Suicide attack, more blasts rock Kaduna
Kaduna - Explosions rocked an army barracks, a bridge and an air base in the northern Nigerian city of Kaduna on Tuesday amid a wave of attacks blamed on Islamist group Boko Haram, officials said.
The military said the attack on the barracks was carried out by a suicide bomber wearing an army uniform. Troops opened fire on him before he was able to reach the compound's buildings.
According to the military, the blast went off after soldiers opened fire on the car as the bomber sought to force his way onto the grounds at the barracks in Kaduna, a major city in Nigeria's mainly Muslim north.
"There was a suicide bombing attempt by someone dressed in military uniform, driving in a private car," army spokesperson Raphael Isa told journalists.
"The soldiers... repelled the attack and were able to stop what would have been a suicide bombing at the front of the headquarters" of the 1st Mechanised Division, the spokesperson said.
"However after firing on the suicide bomber who tried to force his way, the bomb exploded and shattered the glass of the front of the headquarters. The suicide bomber was the only casualty..."
A military source said the bomber was killed.
A rescue official and residents said a second explosion occurred near a bridge in Kaduna, while residents reported a third at an air force base near the army barracks.
Rescue workers refused access
According to residents, the blast near the bridge damaged four commuter buses and wounded passengers, but details of the explosion at the air force base were unclear. One resident said it appeared a bomb had been planted there.
Musa Ilallah, an official with the National Emergency Management Agency in Kaduna who confirmed the explosion near the bridge, said rescue workers had been deployed to affected areas but were being refused access by soldiers.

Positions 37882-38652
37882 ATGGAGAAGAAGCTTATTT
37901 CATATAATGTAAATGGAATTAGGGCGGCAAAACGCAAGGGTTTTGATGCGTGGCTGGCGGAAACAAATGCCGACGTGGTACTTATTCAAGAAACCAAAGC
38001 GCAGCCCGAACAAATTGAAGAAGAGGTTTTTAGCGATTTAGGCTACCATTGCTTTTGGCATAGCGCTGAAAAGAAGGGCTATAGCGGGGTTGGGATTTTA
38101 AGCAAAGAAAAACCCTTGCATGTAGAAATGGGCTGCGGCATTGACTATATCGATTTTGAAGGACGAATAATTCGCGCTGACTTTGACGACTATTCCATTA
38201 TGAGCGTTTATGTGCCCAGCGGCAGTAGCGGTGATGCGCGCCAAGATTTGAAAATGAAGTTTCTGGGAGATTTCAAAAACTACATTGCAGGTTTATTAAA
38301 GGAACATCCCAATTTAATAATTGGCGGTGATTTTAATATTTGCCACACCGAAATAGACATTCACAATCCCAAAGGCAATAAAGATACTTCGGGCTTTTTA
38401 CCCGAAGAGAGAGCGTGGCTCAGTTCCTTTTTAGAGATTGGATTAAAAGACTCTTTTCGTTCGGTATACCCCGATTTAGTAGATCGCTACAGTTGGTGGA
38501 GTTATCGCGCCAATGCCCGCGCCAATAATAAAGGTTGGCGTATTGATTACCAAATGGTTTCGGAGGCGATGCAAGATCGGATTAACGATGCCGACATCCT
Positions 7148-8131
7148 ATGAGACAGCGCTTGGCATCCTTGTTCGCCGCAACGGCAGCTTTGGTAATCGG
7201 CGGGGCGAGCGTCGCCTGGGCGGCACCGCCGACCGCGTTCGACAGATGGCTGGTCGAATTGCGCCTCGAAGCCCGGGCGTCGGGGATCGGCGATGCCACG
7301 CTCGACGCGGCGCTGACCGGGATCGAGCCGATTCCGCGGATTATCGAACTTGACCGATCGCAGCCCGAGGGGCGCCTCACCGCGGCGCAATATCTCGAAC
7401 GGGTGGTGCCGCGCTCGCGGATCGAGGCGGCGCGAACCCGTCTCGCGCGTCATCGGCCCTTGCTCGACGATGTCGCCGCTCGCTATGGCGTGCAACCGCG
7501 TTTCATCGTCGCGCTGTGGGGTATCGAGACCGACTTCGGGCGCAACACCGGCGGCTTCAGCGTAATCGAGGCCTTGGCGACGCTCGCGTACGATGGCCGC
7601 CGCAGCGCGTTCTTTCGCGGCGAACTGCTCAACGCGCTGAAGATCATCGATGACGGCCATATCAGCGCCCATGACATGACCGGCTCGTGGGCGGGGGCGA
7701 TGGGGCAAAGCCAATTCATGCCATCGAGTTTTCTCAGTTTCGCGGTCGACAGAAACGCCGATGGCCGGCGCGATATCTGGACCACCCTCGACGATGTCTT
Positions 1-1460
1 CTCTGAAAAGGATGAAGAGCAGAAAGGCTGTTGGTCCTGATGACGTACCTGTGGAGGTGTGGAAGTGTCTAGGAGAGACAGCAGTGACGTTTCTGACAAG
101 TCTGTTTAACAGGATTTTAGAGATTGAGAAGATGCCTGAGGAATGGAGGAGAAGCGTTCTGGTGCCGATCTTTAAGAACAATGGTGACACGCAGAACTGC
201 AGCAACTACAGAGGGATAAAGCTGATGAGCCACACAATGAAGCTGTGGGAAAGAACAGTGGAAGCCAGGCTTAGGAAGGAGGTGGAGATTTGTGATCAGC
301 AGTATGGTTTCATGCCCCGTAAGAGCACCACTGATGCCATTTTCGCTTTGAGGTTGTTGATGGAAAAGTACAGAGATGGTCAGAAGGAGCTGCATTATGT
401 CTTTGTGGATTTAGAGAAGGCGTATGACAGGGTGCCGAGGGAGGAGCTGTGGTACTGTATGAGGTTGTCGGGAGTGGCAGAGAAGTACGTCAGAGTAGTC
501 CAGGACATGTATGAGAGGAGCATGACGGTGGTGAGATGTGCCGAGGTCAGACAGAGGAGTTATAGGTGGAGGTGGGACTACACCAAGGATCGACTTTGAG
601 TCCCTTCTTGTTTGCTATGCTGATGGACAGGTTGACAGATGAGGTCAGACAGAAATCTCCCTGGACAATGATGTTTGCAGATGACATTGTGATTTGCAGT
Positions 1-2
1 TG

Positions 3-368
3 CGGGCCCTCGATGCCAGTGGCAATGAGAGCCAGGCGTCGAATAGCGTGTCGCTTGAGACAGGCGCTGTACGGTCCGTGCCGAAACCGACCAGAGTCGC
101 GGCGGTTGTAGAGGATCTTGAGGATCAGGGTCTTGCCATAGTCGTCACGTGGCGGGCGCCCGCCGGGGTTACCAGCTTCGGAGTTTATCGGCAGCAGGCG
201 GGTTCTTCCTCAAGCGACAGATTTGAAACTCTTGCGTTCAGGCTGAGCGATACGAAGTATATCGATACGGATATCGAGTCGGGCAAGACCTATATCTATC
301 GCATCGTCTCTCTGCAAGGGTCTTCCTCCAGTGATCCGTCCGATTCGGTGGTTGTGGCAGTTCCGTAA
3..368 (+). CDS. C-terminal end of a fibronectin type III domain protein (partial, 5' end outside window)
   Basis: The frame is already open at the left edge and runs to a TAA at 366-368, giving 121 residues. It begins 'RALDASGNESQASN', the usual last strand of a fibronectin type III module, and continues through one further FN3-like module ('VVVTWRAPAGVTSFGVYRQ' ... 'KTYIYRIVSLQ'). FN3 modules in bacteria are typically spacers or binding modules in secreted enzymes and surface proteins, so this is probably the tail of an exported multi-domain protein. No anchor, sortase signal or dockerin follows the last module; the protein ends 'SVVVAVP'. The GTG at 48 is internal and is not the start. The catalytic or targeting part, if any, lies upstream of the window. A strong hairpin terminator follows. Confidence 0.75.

"From all indications, they gate-crashed into the military barracks," said Ilallah.
One resident said he saw soldiers being taken out of the barracks with cuts thought to be from the shattered glass.
"Virtually all the glass has been shattered," the resident said. "I saw soldiers with glass cuts on their bodies being taken out, but it's difficult to say if there were any (more serious) casualties."
Boko Haram has been blamed for scores of bomb attacks in northern Nigeria, including some in Kaduna.
It claimed responsibility for January 20 co-ordinated bombings and shootings in Nigeria's second-largest city of Kano that left at least 185 people dead - Boko Haram's deadliest attack yet.
The August suicide bombing of UN headquarters in the capital Abuja which killed at least 25 people was also attributed to the group.
In December, a powerful explosion rocked Kaduna, killing at least eight people, wounding many others and destroying a number of houses and shops, but the cause has never been clarified.
Police initially said the December explosion appeared accidental, but speculation over whether it was caused by a bomb intensified due to the blast's strength and rumours spread through the city over who may have been the target.
Kaduna has been on edge since being hit by some of the worst rioting following April elections won by President Goodluck Jonathan, a Christian from the south.
Three days of deadly rioting across the north killed some 800 people.
Nigeria, Africa's most populous nation and largest oil producer, is roughly divided between a mainly Muslim north and predominantly Christian south.
Boko Haram has claimed to be fighting for an Islamic state in Nigeria's north, but its demands have varied.